With two-thirds support, House passes bill to raise relief check amount from $600 to $2,000

Speaker of the House Nancy Pelosi (D-CA) heads o the house floor on December 28, 2020 in Washington, DC. President Donald Trump signed a COVID relief bill and government funding bill into law Sunday night, averting a government shutdown. TASOS KATOPODIS / GETTY IMAGES


The U.S. House of Representatives on Monday voted to pass a bill to increase the $600 stimulus checks to $2,000, with 275 members voting for the bill and 134 voting against it. The bill received the needed two-thirds majority of the members voting to pass in the House. 

But it faces an uncertain future in the Senate, where a two-thirds majority is also needed in order for the bill to head to President Trump’s desk. Senate Majority Leader Mitch McConnell has not indicated whether he will bring a vote to the floor on the larger checks.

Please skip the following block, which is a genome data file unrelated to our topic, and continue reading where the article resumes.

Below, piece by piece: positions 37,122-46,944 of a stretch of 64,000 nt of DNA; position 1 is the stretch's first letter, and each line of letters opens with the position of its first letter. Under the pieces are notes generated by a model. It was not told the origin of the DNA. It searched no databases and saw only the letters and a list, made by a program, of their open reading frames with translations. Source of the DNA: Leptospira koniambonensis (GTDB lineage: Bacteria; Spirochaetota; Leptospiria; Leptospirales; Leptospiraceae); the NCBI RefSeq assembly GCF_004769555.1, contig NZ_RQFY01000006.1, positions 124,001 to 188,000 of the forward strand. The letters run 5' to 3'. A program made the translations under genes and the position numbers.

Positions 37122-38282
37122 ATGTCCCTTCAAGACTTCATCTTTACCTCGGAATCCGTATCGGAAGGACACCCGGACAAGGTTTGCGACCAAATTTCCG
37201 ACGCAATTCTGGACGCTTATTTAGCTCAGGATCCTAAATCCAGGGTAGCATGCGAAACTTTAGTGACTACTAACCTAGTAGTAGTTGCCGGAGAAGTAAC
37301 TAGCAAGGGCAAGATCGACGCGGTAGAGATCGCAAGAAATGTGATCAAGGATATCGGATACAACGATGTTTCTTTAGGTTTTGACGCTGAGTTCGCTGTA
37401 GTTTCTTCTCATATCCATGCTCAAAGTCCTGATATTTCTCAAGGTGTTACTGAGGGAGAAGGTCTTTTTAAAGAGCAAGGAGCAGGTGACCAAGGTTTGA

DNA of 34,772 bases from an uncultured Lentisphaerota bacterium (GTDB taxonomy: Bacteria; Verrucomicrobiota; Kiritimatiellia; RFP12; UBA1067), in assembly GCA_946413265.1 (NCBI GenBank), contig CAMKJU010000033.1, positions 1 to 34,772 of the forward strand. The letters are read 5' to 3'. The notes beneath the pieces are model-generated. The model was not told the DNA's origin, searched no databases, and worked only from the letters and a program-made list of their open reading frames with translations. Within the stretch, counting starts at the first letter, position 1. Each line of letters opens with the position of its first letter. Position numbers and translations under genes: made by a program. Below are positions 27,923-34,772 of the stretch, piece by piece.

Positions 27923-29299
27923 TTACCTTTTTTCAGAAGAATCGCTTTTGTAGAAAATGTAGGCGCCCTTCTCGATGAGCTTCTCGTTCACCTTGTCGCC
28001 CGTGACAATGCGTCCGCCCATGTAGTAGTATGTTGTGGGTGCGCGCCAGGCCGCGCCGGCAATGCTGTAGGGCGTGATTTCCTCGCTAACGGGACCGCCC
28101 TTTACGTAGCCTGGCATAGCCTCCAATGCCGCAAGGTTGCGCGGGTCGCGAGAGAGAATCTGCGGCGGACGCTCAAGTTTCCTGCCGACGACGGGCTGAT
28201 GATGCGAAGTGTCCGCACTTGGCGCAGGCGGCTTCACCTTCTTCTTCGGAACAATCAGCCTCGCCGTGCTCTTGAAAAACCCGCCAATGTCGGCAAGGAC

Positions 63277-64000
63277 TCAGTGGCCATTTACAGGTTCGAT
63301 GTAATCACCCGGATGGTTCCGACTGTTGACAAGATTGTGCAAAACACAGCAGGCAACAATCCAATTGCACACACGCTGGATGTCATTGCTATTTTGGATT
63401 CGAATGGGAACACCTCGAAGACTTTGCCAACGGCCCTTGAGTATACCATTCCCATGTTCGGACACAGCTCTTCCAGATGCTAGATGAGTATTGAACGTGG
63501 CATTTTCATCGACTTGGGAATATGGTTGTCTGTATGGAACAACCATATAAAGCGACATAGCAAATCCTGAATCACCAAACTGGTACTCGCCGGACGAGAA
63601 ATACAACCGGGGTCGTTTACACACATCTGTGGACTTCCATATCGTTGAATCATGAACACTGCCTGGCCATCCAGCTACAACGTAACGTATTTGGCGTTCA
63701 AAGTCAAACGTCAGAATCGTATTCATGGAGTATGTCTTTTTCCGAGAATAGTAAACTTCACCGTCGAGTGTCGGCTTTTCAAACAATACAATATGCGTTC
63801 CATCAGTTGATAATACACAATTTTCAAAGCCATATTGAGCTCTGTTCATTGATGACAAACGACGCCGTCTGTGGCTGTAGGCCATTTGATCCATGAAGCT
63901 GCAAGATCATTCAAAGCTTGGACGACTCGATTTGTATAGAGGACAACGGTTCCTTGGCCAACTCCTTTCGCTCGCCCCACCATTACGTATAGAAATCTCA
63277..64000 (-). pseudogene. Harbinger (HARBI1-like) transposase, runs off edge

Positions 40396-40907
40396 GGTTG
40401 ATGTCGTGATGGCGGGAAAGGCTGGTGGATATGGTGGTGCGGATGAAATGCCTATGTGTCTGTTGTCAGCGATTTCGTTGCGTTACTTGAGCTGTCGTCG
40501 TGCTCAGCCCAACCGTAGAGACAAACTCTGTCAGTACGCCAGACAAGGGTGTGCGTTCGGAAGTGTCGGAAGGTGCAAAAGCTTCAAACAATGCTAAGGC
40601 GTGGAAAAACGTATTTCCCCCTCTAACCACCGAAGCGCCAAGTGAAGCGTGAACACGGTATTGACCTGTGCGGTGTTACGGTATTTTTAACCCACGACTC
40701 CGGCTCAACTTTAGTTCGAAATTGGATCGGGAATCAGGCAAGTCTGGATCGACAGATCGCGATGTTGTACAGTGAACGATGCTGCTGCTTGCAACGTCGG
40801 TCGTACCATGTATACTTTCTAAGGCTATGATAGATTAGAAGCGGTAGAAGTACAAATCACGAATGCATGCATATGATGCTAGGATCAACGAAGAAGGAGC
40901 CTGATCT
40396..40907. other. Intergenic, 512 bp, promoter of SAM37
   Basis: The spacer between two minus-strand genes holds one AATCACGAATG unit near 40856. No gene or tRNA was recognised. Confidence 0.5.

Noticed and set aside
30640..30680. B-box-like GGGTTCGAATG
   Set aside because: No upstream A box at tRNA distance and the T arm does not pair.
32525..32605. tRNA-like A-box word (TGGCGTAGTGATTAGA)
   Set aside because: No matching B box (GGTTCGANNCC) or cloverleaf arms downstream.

Senator Bernie Sanders, a supporter of $2,000 checks, called for McConnell to bring the vote to the floor. He tweeted that if McConnell doesn’t bring a vote to the floor, then he will object to the vote to override Mr. Trump’s veto of the defense funding bill. While Sanders can’t stop the veto override from happening, he can filibuster it past New Year’s Day — which would cause a major headache for the GOP. 

Mr. Trump last week urged Congress to increase stimulus checks to $2,000, threatening not to sign the COVID-19 relief economic relief package that gave Americans $600 checks. But on Sunday night, the president gave in and signed the legislation.

House Speaker Nancy Pelosi immediately jumped on the president’s insistence on $2,000 checks, setting up Monday’s vote on the House floor. 

Nearly all Democrats voted for the legislation to increase the checks, and most of the members who voted against the increase are Republican. 

A handful of Senate Republicans, including Senator Josh Hawley and Trump ally Senator Lindsey Graham have supported the idea of bigger stimulus checks for all Americans, but it’s likely to meet friction from the more fiscally conservative members of the party. 

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